“Districts are left shorthanded when teachers call in sick, and they must scramble to figure out ways to ensure classrooms have coverage for the day. This often requires pulling other teachers from planning periods and duties to supervise the classroom, which is less than ideal for students and staff,” commented Peter Kishpaugh, Ephrata High School assistant principal.

District administrators believe implementing the virtual substitute option at Ephrata High School has been a positive addition. It has created improved student engagement and less loss of instructional time, enabled students to work at their own pace, and increased student collaboration.

“It has also helped teachers maintain their planning periods, encouraged blended learning with technology, and reduced the administrative stress associated with organizing class coverage,” concluded Kishpaugh.

Troop said that so far, the new program has been used 32 times where teachers had planned time away. Not only did it save the district money on paid substitute teachers, it also was a hit with students who indicated that while they would still prefer their regular teacher, they would rather have the virtual substitute instead of the outside substitute.

Moving on, Troop commented on Ephrata’s first graduating class of Attollo Recruit Class, calling the graduation a rewarding experience.

“It really integrated the values it promoted and the students really had to work hard at it,” said Troop. “I feel it was very well done and I look forward to a continued relationship with that organization.”

Attollo Recruit aims to instill six pillars — strong mind, competition, resiliency, accountability, sacrifice, and finishing strong — to help ensure students obtain access to college. EHS is one of only two districts in Lancaster County to offer the program.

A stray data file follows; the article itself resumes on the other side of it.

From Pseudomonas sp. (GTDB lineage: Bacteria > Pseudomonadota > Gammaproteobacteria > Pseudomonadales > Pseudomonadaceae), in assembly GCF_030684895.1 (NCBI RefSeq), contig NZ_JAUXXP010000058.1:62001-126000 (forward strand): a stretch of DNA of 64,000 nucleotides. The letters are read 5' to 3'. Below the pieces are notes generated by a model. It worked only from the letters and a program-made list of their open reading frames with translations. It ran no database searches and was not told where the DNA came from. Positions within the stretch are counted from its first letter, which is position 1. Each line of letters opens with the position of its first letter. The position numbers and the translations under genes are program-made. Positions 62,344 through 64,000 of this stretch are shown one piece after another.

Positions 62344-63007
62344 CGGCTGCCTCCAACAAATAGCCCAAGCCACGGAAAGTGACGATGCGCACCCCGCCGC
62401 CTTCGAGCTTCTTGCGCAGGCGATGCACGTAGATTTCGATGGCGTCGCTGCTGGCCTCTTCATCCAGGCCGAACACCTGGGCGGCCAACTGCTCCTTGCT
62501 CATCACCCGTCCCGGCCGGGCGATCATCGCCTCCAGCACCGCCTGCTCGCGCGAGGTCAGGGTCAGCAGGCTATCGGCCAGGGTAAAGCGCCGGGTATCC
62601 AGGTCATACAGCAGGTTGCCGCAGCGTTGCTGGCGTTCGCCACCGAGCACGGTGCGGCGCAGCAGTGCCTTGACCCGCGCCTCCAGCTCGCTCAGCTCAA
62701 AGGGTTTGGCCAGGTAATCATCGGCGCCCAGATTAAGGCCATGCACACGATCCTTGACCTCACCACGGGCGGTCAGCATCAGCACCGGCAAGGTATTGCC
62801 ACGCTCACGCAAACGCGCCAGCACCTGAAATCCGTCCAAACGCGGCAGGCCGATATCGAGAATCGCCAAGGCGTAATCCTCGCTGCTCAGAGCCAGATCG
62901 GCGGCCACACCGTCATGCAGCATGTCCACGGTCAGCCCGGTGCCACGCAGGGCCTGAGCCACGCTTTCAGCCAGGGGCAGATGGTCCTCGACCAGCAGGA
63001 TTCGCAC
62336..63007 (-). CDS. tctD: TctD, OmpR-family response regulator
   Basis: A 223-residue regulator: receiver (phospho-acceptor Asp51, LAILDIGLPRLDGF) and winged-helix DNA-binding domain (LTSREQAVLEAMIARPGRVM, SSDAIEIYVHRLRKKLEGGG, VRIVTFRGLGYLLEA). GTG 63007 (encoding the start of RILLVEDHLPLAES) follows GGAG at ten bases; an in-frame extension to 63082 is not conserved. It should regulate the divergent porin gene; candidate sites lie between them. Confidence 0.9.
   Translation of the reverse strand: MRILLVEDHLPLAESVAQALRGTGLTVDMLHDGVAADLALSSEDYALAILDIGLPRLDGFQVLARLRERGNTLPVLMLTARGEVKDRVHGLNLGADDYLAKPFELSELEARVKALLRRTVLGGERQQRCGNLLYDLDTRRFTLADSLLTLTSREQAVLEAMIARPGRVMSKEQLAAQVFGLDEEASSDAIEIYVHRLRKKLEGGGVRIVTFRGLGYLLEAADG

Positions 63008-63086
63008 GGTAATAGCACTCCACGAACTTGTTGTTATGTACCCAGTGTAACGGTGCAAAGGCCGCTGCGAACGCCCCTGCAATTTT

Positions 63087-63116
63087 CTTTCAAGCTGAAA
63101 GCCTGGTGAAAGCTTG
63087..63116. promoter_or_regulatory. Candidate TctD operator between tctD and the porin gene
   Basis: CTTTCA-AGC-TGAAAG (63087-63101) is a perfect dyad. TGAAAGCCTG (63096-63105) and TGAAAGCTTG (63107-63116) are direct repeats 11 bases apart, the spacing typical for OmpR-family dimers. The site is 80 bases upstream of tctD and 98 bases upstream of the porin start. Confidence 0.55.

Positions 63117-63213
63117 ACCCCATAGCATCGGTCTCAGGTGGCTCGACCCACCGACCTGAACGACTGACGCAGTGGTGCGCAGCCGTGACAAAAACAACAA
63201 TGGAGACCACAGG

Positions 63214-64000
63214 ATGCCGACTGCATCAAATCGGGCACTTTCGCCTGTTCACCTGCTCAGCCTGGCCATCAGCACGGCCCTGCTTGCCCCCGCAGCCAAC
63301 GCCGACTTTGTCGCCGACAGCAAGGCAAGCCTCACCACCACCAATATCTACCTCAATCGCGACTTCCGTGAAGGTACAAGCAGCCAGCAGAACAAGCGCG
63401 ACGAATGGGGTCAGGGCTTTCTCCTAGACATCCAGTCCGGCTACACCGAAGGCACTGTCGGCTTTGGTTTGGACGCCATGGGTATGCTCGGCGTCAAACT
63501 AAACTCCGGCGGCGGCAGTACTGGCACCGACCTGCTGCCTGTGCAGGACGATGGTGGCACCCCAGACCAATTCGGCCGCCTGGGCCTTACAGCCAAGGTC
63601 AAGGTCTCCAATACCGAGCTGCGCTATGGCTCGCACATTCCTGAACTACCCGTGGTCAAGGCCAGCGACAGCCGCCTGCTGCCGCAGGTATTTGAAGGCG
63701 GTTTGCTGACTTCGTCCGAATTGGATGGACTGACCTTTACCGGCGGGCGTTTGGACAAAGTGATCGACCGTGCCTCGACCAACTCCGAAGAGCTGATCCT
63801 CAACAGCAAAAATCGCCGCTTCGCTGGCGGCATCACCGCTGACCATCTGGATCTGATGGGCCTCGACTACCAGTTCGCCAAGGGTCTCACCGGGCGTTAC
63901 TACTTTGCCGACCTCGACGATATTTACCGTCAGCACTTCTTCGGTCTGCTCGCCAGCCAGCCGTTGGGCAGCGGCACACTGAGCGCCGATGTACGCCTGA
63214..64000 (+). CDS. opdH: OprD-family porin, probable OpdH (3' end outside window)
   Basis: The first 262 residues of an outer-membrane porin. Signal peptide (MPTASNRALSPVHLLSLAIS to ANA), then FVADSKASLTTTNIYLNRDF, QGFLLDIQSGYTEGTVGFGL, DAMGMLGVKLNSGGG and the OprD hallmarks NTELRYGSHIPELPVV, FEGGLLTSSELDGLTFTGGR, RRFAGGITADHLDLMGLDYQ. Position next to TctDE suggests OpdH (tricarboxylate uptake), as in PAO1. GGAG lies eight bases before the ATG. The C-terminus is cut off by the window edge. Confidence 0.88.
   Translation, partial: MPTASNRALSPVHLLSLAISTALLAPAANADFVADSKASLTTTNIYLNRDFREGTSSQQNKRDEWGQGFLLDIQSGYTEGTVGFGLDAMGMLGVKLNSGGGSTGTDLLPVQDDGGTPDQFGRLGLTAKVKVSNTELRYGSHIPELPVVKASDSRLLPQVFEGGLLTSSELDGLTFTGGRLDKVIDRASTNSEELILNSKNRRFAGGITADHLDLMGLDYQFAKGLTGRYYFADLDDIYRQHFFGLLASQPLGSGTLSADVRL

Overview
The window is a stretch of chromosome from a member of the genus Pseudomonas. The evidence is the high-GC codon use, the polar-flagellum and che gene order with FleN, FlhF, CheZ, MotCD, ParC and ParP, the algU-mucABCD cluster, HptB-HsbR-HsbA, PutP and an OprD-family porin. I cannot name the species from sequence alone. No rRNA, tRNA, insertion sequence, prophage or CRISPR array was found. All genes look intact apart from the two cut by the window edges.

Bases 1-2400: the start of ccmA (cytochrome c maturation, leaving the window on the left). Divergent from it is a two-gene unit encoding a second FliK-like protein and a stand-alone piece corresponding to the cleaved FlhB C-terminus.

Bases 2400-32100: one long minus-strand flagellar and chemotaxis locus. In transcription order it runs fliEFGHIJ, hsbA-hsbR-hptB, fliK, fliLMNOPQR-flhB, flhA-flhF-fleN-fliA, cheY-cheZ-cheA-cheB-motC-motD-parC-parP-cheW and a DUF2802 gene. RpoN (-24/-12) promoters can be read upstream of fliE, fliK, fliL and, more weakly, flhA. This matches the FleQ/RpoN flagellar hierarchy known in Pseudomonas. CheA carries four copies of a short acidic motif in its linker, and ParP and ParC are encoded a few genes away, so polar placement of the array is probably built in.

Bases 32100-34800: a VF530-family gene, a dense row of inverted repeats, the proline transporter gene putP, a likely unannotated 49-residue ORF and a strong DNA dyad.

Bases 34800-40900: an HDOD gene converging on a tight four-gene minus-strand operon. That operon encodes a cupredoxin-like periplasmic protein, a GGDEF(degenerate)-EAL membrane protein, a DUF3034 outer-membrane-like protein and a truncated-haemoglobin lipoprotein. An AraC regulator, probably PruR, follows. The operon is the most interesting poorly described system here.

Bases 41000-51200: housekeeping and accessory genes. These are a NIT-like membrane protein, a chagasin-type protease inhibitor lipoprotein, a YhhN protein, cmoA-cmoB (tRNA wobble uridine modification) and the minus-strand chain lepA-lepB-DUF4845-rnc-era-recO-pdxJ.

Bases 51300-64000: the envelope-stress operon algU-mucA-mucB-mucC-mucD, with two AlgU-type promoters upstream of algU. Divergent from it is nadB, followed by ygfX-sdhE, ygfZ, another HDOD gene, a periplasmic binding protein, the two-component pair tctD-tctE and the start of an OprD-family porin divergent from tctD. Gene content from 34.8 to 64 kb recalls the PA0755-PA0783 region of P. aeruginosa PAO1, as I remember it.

It is a new program implemented this year at the high school for a group of 22 eleventh grade students. Those students were among 30 invited to join the six-week program. A variety of factors were considered by school administrators and guidance counselors before extending invitations.

Scott Galen, Ephrata High School principal, noted that Attollo students meet before school from 5:30 to 7:15 a.m. three times a week for six weeks.

“Many people would be surprised to know that a group of 22 teenagers were willing to make this commitment at such an early time of the morning, but the meetings were upbeat, energetic, and motivating,” he said. “It’s inspiring to see the commitment and determination in these students.”

Each week, a new Attollo pillar was introduced and explored. In addition, students set individualized plans of action with one goal in mind — being accepted to college and successfully graduating. In addition to learning about the college application and selection process, students explored ways to secure scholarships and outside funding to diminish or even eliminate college costs.

At first, many students feel this is an impossible task, but after hard work and dedication, students tackle the challenge and learn to ultimately be empowered to accomplish anything, Galen said.

The culmination of the program took place at Ephrata High School on Tuesday, Dec. 13, where students participated in final interviews with district leaders. Students who complete the program and meet the qualification criteria are eligible for free tutoring, SAT preparation sessions, and one-on-one mentoring to help complete college applications. In addition, they are invited to participate in summer Attollo college tours in a variety of cities.

For more information on Ephrata Area School District, please visit their website at www.easdpa.org. Gary P. Klinger always welcomes your comments and feedback via email at klingerglobal@gmail.com.